What ever happened to elegance?

Broadway's celebrated Tonys don't usually go to critics. But Elliot Norton has one, among other awards, for his decades of serving the theatergoing public with ''astuteness, intuitiveness, and always constructive criticism.'' Though Mr. Norton retired from daily reviewing last year, he is there on the aisle at Boston first nights as always. The other night we asked what reflections he might have on the current theater from his long perspective. Something was missing, he said . . .m

When she left the theater after a long lifetime of success - most of it achieved in a happy partnership with Alfred Lunt, her husband - Lynn Fontanne left behind a legacy of elegance. There isn't much of that on the American stage today. Except for Jessica Tandy, none of our present stars possesses it in any marked degree, and it is likely that some of the younger ones want no part of it; it is not much in fashion at this time.

Off the stage, and backstage, too, elegance is sometimes associated with pomposity, which is a grave mistake. There is nothing stiff or pompous about true elegance, which is rather grand but never puffed up, never haughty. It is a quality of the mind and spirit, expressed in style, in bearing and in manners. Although it may appear early on, it is most often noted in the years of maturity.

Garbo had it. So, in plays like ''The Barretts of Wimpole Street'' and ''Candida,'' did Katharine Cornell. Although she might have grimaced at the word , Tallulah Bankhead demonstrated an icy elegance as Regina Giddens in Lillian Hellman's ''The Little Foxes''; offstage, elegance eluded Tallulah.

Lynn Fontanne seems to have had it from the first, or at least when she first came to America from England as a protege of Laurette Taylor and Laurette's husband, the playwright J. Hartley Manners. That was in 1916, six years before she met and married Alfred Lunt, who would become her co-star in 26 subsequent shows up to and including their last, ''The Visit.''

Some of the women she represented were not in themselves elegant: Katherina, for instance, in ''The Taming of the Shrew'' and ''Irene,'' who, in ''Idiot's Delight,'' was not the sophisticated European she professed to be; Miss Fontanne gave each of them a measure of her own elegance which survived the humiliation of the first and the exposure of the other. As Gilda in ''Design for Living'' she lifted Noel Coward's worldly design up a level from rather low to reasonably high comedy by adding a touch of elegance.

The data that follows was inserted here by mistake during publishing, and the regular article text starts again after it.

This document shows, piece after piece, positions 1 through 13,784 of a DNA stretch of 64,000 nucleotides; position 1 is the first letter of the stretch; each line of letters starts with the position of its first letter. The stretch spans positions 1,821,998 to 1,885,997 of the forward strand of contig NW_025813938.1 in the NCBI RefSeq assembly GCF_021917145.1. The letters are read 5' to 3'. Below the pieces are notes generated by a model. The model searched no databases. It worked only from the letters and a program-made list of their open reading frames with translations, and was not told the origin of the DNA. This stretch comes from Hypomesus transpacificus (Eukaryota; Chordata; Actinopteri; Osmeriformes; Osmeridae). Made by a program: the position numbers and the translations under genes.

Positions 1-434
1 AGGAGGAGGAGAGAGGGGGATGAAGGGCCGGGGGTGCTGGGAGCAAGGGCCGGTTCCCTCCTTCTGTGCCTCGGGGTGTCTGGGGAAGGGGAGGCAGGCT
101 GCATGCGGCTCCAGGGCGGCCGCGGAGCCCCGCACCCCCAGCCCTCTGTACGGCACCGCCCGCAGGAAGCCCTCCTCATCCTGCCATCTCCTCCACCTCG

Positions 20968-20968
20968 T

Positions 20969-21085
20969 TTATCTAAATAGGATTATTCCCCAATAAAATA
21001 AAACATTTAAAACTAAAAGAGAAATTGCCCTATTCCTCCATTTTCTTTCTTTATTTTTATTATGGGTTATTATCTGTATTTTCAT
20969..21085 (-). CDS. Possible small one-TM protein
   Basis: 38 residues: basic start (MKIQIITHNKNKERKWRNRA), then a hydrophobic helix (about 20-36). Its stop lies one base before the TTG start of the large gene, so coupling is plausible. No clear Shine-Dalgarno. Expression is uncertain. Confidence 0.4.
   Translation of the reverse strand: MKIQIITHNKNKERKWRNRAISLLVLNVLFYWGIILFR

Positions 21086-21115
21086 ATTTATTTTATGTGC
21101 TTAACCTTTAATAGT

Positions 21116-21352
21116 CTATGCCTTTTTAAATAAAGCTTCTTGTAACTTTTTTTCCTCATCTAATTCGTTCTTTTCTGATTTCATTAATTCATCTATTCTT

Miss Fontanne was coolly elegant as the stately Alkmena of ''Amphitryon 38,'' who may or may not have recognized her overnight guest as Jupiter; elegant in the youthful years and in the later ones, too, as Emily Chanler in ''I Know My Love''; quietly, simply dignified as the herioc housewife of Robert E. Sherwood's ''There Shall Be No Night''; elegant and, at the same time, pertly funny as the vaudeville ''mind-reader'' of ''The Great Sebastians.''

She was naughtily elegant in one of her earliest shows with Lunt, as The Actress in ''The Guardsman''; and theatrically elegant as the self-dramatizing Irina Arkadina in the 1938 production of Chekhov's ''The Sea Gull.''

There wasn't much opportunity to endow Nina Leeds with even a measure of elegance in Eugene O'Neill's ''Strange Interlude''; the playwright had made that impossible; that was true, too, of Linda Valaine in Noel Coward's ''Point Valaine.'' But she fooled the author of ''The Visit,'' which she and Alfred Lunt presented as the final play of their career, beginning in '58 and continuing for the next two years between England the United States.

Claire Zachanassian, the principal character of that grim drama by the Swiss playwright Friedrich Durrenmatt, is an old lady, vicious and vindictive, who returns to the little town where as a girl she was seduced and launched on a life of prostitution; she is determined to destroy in a grim act of revenge the man who had led her astray.

In European productions of the play, Claire was presented as an ugly old hag, and the producers wanted Lynn to play her that way. They persuaded Alfred Lunt, who had a fondness for elegance, too, and more than a fair share of it, to play the role of the old man she comes to destroy as a disheveled down-and-outer, coatless, collarless, and disreputable.

Alfred wasn't happy about his appearance but felt the role and the play made it worthwhile to abandon any hint of elegance. Not Lynn.

The lady is very old, she said, and wicked. Well, not all that old! And not so wicked as she seems; after all, she has some reason for resorting to evil in order to punish evil! In any case, said Lynn Fontanne, she is very rich. Rich should be elegant! And so indeed she was in that production, stylish and elegant and not ugly, but as beautiful as Lynn Fontanne.

In an actress, or in any woman, beauty is a part of elegance, though it need not be beauty of face and figure. Lynn Fontanne was physically lovely, knew it, and took pains to preserve her beauty.

Nature gave her lovely dark eyes, faultless features, a long and perfect neck and shoulders. Early in her career, she learned how to stand, sit, walk, or even run, without ever slumping into awkwardness.

She cultivated her natural endowments; she developed and perfected her professional skills unceasingly, from one performance to the next. She was a perfectionist to whom acting was an art. The elegance with which she endowed the characters she played owed something to these gifts and skills, but it was more than a combination of all of them; it was something intangible, rooted deep in her personality.

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